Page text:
|Given To the Little Children of New Orleans|
Sara Lavinia Hyams
We stumbled onto this lovely but tired-looking reflecting pool in a quiet out-of-the way corner today and enjoyed looking at the inscriptions thereon, as well as the sculpted image of a youth gingerly sticking a toe in the water. He looked to be at about the age of manhood, about that time when young men strike out on their own.
The inscription chiseled in granite on the back of today's discovery reads:
"By bequest, Mrs. Chapman H. Hyams left her jewels to Audubon and city parks the proceeds of which were to build a testimonial of her love for her home city. This foundation is erected March 1921in a faithful endeavor to realize her wishes.She loved the beautiful and gave that all might enjoy."
The inscription on the face of the monument includes the date MCMXIV, which we calculate to be 1914. So it must have taken the city seven years to get this project completed, thereby keeping the memory of Sara Lavinia Hyams and her jewelry alive to this day. Her husband, a stockbroker, died in 1923 and left numerous gifts to the New Orleans museum of art.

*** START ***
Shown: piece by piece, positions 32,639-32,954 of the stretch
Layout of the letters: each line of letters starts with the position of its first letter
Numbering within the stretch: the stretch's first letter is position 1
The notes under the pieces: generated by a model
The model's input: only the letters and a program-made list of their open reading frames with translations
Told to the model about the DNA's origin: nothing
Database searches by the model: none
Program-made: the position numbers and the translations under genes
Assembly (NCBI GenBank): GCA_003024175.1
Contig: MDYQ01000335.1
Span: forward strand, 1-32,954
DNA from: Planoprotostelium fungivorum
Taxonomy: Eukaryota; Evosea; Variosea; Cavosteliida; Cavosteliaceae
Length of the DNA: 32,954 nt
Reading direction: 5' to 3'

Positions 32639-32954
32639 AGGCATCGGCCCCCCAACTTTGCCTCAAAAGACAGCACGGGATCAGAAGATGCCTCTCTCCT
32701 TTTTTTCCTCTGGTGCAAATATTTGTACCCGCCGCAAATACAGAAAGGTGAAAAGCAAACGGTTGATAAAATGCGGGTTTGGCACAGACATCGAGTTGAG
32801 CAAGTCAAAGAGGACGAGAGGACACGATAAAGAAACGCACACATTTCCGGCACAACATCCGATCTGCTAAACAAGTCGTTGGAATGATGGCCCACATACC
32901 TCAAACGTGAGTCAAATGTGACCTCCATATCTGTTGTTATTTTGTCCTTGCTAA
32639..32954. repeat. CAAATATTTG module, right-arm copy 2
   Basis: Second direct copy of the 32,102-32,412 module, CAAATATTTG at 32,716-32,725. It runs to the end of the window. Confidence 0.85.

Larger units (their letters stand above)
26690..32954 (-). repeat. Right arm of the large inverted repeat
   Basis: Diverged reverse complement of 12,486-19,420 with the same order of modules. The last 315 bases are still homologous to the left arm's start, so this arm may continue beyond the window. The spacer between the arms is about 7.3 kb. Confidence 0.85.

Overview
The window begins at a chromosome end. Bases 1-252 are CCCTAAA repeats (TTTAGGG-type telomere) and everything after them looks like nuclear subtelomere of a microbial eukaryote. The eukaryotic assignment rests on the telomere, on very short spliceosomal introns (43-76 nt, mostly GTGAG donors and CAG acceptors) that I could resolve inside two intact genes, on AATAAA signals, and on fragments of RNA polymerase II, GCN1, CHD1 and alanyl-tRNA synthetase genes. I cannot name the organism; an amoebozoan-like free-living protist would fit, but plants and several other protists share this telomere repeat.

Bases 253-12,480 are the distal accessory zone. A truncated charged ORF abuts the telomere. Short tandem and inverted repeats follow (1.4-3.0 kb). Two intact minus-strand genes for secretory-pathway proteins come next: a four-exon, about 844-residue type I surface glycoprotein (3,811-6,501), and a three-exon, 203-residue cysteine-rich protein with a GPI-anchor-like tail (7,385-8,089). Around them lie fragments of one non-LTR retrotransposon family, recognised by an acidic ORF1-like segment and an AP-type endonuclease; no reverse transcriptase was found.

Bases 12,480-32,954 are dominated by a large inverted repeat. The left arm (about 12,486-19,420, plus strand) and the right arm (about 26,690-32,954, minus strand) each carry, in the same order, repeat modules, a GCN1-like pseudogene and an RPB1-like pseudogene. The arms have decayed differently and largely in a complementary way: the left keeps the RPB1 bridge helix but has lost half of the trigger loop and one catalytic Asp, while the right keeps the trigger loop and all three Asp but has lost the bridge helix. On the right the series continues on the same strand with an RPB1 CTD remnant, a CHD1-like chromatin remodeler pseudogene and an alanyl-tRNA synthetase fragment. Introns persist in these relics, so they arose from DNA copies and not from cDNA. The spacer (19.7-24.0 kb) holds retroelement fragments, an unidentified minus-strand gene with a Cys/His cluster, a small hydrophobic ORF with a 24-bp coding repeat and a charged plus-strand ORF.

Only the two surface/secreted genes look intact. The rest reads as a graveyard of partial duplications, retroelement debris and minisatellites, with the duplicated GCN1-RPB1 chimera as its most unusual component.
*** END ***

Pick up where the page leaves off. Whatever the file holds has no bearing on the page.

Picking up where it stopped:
When we got home, we looked up Mrs. Hyams and note that the lovely shallow pool she left is not without controversy:
New Orleans philanthropist, Sara Lavinia Hyams, died in 1914, bequeathing her jewelry collection, valued at $30,000, to be sold and the profits used to construct a fountain in both Audubon Park and City Park, for the children of the city. The fountains--which are actually more like wading pools--were duly constructed and provided a place for young children to splash and cool off in the summer heat for many years thereafter.
The folks who run City Park have been good stewards of Sara Hyams' gift. The Sara Lavinia Hyams Memorial Fountain is well-maintained, a part of the Carousel Garden, and is still providing cooling entertainment for the children.
However, the Audubon Institute, who manages Audubon Park, has not followed City Park's example. The wading pool where generations of New Orleanians made happy childhood memories under the shade of the moss-covered oaks, is--and has been for many years-- neglected, broken and unusable. It seems that the Institute, for all the strides it's made in the Park and Zoo, has no interest in Sara Hyams' magnificent gift to "the little children of New Orleans." Nancy
We couldn't find a date on the posting.